The Getty Thesaurus of Geographic Names: http://www.getty.edu/research/tools/vocabulary/tgn/index.html

All Records for Highgate, London’s Most Celebrated Cemetery, now Available on Deceased Online

The following announcement was written by Deceased Online:

All records for Highgate, London’s most celebrated cemetery, now on Deceased Online 
Highgate Cemetery in north London is reckoned by many to be the most celebrated and prestigious urban cemetery in the UK. A truly stunning example of 19th century cemetery architecture – London Cemeteries (Hugh Meller & Brian Parsons) describes it as a “Victorian Valhalla” – it holds 160,000 burials from 1839 to 2010* with records immediately available exclusively on www.deceasedonline.com.
*Records for 1863 to 1865 limited to names only.The Cemetery is a veritable ‘Who’s Who’ not just of notable Londoners spanning 180 years but of many who have affected the course of history from all over the world. From Commonwealth heads of state to Iranian political exiles; from punk music impresario Malcolm McLaren to German philosopher/economist/revolutionary socialist Karl Marx; from founder of the eponymous Foyles bookshop to writer George Eliot, from great train robber Bruce Reynolds to Hitchhiker’s Guide creator Douglas Adams.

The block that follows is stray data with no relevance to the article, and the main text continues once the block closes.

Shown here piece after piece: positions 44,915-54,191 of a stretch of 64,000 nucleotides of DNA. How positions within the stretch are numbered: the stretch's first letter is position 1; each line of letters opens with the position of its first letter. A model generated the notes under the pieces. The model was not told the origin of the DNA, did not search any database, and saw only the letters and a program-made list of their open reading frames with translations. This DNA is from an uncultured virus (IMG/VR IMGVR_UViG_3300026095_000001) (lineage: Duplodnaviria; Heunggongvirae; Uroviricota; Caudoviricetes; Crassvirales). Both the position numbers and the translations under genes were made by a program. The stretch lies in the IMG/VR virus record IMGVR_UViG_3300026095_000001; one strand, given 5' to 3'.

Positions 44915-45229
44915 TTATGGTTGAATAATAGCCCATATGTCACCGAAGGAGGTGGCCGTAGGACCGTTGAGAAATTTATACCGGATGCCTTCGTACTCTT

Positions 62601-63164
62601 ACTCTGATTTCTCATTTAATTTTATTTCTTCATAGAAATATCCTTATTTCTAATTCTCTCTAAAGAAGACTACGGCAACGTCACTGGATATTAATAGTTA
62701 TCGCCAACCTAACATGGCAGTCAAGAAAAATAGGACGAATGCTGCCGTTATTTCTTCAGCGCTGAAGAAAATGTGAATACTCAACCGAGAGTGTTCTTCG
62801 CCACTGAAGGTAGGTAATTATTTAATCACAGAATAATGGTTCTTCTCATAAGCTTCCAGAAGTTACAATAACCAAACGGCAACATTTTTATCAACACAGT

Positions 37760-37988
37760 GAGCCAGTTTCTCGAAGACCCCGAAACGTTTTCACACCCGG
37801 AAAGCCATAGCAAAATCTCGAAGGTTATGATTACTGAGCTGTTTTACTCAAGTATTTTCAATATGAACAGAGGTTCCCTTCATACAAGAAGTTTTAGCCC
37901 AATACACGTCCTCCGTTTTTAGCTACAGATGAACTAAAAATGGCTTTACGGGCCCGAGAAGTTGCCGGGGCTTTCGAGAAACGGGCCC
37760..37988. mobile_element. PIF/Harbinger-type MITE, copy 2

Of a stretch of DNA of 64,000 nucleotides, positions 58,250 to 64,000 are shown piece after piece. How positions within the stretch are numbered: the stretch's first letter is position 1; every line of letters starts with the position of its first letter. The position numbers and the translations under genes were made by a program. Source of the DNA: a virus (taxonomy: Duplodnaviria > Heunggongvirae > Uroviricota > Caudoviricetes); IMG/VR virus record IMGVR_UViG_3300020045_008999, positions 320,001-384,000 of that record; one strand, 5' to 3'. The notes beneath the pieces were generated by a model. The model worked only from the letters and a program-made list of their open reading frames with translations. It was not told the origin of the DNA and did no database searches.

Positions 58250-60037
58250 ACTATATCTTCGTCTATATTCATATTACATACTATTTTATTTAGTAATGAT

There are many more writers, actors, military men and women, scientists, journalists, artists, sportsmen and women, cooks, and thousands of other Londoners remembered in the graves, vaults, mausoleums, and columbaria of Highgate. The cemetery also features some of the most unusual and creative memorials and architecture found in any cemetery.

Highgate Cemetery 
Left to right: gateway to the Egyptian corridor; the Circle of Lebanon and the famous Karl Marx ‘Workers of the World Unite’ memorial

The records available now on Deceased Online include:

    • digital scans of original registers
    • grave details indicating all those buried in each grave
    • location maps for most graves.

For more information about many more notable people buried there and the history of Highgate Cemetery, read the first of Emma Jolly’s blogs.

Highgate Cemetery is managed by Friends of Highgate Cemetery Trust, a not for profit organisation which depends on any revenue generated through visitors to the Cemetery and other sales including records now online. However, please note: restricted access! Avoid a wasted journey: Highgate Cemetery West is closed to the public. You cannot visit a grave without an appointment. See www.highgatecemetery.org/visit/searches.

Finding graves in the open East part of the cemetery is also very difficult. Please either read further notes on the Deceased Online website about Highgate Cemetery or visit the Cemetery’s website www.highgatecemetery.org for all the cemetery rules.

There are now records for four of London’s Magnificent Seven Cemeteries available exclusively on Deceased Online; the others being Brompton, Kensal Green, and Nunhead. Across London, we have nearly 5 million burial and cremation records for 54 cemeteries and 4 crematoria available on Deceased Online.